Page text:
A plethora of studies indicate that patients, professionals, and the general public vary widely in the degree to which they are concerned about what is sometimes referred to as “genetic privacy.” A 2018 study including nearly 50,000 participants found that when participants were asked: “Are you worried about genetic privacy?” that the vast majority responded in the affirmative. This research, however, also signals the complexity and confusion that pervades the notion of “genetic privacy.” The authors note that respondents frequently conflated privacy with confidentiality, control, and security. In addition, participants varied widely in how much control they desired regarding the use of their genetic data. This study and numerous others (including my current work) indicates that people are often more comfortable sharing their genetic data with physicians and researchers than they are sharing this data with the government, commercial entities, or insurers. Ethicists and genetic privacy experts are beginning to allot greater attention to how sociocultural factors influence people’s opinions and decisions with regard to their genetic data. One domain in which scholars are actively engaged in appraising the intricacies and pitfalls of this issue is, appropriately, the realm of law. The current legal landscape, these experts portend, is riddled with potential and existent perils.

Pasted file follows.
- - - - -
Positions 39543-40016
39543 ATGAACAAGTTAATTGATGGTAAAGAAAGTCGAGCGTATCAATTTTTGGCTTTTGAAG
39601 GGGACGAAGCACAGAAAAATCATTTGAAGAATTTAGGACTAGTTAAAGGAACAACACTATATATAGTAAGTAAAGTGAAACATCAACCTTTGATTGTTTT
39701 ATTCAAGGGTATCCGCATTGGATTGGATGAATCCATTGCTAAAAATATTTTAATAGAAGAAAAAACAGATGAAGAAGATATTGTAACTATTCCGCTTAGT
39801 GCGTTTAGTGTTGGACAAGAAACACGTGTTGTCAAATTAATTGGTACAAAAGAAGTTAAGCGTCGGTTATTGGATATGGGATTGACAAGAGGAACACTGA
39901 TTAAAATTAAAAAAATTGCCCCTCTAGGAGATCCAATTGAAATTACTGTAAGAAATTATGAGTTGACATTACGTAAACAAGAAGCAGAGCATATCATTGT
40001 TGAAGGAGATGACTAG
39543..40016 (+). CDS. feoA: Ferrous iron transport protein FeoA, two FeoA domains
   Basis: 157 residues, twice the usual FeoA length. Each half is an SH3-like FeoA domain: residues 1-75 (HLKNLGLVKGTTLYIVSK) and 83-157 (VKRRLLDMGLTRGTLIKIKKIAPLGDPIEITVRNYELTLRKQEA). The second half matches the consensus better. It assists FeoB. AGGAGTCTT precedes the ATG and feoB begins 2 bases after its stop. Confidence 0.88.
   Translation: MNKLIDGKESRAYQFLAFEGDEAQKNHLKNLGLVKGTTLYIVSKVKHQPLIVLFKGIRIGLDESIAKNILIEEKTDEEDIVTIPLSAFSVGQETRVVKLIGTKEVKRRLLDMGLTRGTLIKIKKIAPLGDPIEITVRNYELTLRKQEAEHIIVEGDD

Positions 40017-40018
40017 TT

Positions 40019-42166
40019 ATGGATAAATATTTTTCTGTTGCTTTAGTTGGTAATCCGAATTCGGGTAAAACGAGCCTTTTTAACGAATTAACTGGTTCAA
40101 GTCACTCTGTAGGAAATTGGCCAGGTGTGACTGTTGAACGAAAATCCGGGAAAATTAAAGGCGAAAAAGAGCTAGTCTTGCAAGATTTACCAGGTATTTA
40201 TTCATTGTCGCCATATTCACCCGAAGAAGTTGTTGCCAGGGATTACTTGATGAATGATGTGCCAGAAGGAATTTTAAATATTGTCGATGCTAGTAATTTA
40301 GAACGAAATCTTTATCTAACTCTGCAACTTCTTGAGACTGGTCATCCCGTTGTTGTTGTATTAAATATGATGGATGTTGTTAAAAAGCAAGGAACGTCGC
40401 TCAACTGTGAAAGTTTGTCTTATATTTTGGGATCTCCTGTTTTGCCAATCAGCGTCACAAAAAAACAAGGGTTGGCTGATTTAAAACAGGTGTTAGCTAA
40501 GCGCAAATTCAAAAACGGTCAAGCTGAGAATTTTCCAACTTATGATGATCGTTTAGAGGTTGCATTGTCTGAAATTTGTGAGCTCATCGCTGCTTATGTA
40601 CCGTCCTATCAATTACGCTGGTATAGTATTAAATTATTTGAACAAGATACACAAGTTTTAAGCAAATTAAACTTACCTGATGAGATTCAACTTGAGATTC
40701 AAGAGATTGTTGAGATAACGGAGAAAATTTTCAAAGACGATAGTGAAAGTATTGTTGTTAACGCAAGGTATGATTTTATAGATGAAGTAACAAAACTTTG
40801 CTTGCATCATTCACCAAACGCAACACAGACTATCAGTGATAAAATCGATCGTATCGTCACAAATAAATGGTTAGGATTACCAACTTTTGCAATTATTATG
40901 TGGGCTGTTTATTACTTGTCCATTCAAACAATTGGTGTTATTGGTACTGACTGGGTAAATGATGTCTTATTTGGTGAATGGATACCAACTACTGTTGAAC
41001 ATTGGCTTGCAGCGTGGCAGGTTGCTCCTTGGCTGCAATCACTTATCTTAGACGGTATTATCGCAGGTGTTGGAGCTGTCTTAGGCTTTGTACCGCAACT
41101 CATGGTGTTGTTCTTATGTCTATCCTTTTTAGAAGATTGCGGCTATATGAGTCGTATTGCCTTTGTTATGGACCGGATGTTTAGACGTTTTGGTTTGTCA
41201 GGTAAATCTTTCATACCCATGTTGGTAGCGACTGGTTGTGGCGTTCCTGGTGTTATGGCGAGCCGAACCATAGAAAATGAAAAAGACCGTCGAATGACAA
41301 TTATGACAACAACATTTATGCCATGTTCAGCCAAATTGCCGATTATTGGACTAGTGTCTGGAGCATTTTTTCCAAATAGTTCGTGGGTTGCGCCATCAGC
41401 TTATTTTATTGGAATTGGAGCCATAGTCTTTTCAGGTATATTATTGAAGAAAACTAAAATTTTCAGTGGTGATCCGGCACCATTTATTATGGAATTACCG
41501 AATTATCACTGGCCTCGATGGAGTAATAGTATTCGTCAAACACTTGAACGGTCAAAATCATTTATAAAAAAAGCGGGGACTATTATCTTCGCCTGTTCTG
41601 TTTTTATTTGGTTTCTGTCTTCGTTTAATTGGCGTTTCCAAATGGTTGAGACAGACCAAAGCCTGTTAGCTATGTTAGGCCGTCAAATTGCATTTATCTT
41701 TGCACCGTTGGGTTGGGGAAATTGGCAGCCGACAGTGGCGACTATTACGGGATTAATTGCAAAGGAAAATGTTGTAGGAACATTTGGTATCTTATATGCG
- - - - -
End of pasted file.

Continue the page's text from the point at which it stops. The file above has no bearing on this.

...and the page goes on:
The Legal Landscape: What is and isn’t protected